What’s Keto? The Ketogenic Diet Explained for Beginners

What is the ketogenic (keto) diet and is it a safe way to lose weight? Our infographic offers a handy overview of the ketogenic diet for beginners.

A Brief History of the Keto Diet

The Ketogenic Diet is high-fat, low-carb eating strategy that was first developed in the early 20th century by Dr. Wilder at the Mayo Clinic as a method of treating epilepsy. It resurfaced in the 1970s with the Atkins Diet which also focused on ditching carbs in favour of fats with the aim of inducing ketosis. Around 2013, the keto diet caught public attention again following the publication of a study in the Science journal which revealed that the diet could potentially “slow the aging process and may one day allow scientists to better treat or prevent age-­related disease, including heart disease, Alzheimer’s, and many forms of cancer.”

 

via GIPHY

The Keto Diet Explained

The aim of the ketogenic (or, keto) diet is to send the body into a state of ‘ketosis’ by using a very strict low-carb diet. In essence, it can be broken down into three core principles:

 

  1. Keep carbs low
  2. Keep protein moderate
  3. Focus on fat as your primary calorie source

The keto diet meal plan typically comprises 60-75% fat, 15-30% protein, and 5-10% carbohydrates.

What is Ketosis?

Normally, our body produces energy by burning glucose from carbohydrate foods.
However once carbs have been eliminated from the diet, the body will start to burn fat instead. Ketosis occurs when the body starts to derive its energy instead from burned fat which comes in the form of molecules called ketones. Ketosis typically sets in after two to four days of maintaining a strict low-carb diet (however this can vary based on a range of factors).

 

Potential Side Effects

As a result of the extreme restriction of carbs, many people who adopt the Keto Diet experience “the Keto Flu”. Symptoms of Keto Flu include:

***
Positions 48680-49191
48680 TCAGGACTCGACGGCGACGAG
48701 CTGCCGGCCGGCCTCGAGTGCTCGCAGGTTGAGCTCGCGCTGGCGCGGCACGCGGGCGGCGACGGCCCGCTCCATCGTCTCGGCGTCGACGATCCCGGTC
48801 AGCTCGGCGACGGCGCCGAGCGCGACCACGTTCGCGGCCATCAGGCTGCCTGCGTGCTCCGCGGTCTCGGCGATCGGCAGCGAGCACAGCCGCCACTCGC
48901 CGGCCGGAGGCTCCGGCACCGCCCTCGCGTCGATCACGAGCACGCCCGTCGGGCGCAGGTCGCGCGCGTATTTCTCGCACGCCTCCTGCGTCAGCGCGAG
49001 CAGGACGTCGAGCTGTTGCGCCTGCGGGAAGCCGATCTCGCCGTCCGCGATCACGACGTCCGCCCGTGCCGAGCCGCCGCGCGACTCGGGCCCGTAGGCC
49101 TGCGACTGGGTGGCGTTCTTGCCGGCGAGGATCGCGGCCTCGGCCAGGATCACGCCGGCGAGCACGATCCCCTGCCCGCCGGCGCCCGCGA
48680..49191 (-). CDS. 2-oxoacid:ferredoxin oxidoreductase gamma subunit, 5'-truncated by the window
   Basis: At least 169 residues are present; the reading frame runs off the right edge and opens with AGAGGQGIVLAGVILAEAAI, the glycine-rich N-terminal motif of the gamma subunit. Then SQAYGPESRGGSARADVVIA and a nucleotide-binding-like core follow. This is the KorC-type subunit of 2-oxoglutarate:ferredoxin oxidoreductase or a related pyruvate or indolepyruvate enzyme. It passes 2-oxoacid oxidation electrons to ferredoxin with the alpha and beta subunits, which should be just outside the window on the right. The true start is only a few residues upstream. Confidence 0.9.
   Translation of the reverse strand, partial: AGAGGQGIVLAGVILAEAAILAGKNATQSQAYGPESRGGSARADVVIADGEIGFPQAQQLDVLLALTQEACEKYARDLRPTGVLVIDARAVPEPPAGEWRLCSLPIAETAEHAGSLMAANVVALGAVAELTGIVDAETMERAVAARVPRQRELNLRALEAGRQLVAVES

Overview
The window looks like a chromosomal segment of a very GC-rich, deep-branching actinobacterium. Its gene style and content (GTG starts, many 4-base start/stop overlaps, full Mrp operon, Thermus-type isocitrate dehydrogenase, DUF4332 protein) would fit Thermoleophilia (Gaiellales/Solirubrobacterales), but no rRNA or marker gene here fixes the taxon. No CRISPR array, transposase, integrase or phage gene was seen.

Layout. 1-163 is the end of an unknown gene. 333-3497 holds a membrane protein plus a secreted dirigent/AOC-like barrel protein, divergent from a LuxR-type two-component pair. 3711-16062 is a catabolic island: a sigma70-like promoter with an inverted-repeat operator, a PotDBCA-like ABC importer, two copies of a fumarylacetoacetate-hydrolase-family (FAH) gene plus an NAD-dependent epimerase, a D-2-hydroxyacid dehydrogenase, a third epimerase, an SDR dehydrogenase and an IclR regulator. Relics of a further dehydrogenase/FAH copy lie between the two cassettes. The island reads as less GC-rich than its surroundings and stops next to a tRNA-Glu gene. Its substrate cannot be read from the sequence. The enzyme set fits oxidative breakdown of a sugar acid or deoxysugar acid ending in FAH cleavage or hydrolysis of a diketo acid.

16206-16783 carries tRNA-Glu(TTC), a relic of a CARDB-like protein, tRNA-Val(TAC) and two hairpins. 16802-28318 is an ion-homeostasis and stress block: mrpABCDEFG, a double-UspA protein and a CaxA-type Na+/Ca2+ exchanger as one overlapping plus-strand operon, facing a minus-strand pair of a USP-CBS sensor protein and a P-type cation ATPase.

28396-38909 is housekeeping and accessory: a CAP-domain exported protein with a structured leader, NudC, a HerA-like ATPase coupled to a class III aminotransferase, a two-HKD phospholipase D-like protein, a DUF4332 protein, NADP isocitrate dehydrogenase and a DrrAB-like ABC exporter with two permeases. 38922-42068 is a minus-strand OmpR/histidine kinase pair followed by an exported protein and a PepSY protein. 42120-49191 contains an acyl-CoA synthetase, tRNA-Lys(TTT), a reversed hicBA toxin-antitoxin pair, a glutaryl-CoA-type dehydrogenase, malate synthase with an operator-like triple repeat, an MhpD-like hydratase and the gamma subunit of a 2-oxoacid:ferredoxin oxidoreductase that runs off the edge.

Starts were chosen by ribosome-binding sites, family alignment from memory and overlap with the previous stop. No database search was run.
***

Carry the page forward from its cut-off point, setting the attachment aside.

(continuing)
•Headache
      •Dry mouth
      •Bad breath
      •Fatigue
      •Nausea
      •Sleep problems
      •Difficulty focusing
      •Irritability

 

These symptoms usually begin within the first day or two of starting the diet, and generally can last for a week or less. However in extreme cases, these symptoms can last up to a month. One way to reduce potential side effects is to gradually decrease your consumption of carbs over a few weeks

What’s more, as your body adapts to the diet, your body loses excess fluid and this mild dehydration can cause many of the symptoms associated with the keto flu. You may find that your body needs more water than usual. In addition to upping the amount of water you drink, you should also eat plenty of water-rich foods such as watermelon and cucumber.

What are the Benefits of the Keto Diet?

Over 20 studies show that this type of diet can help you lose weight. It has also been found to help lower risk factors for diabetes, cancer, epilepsy and Alzheimer’s disease. Research has also indicated that keto could be used to reduce some cases of acne that are related to diet and blood sugar.

 

Some examples of keto diet foods including tomatoes, avocado & boiled eggs

Is The Keto Diet A Safe & Healthy Way to Lose Weight?

Before starting on a Keto Diet, you must first consult your doctor to confirm if it is safe for you to do so. As with any diet, it’s also important to read trustworthy sources and to educate yourself on the risks. You should also bear in mind that there is limited research about the long-term effects of keto.

Some characterise the diet as “extreme” and caution that it should only be adopted as a short-term measure under the strict supervision of a trained physician. Critics of the ketogenic diet also argue that many people tend to eat excessive protein and poor-quality fats from processed foods, with very few fruits and vegetables. The long-term cutting back on carbohydrates without replacing with healthy substitutes could put you at increased risk of insufficient intakes of certain nutrients (such as fibre) and this may lead to health problems down the line. What’s more, the increased intake of high-fat foods is likely to increase your saturated fat intake which in turn can raise the amount of cholesterol in your blood; putting you at a higher risk of heart disease.

Read our handy infographic below for a beginner’s guide to the ketogenic diet.

the keto diet explained infographic

Leave a Reply

Your email address will not be published. Required fields are marked *

You may use these HTML tags and attributes: <a href="" title=""> <abbr title=""> <acronym title=""> <b> <blockquote cite=""> <cite> <code> <del datetime=""> <em> <i> <q cite=""> <strike> <strong>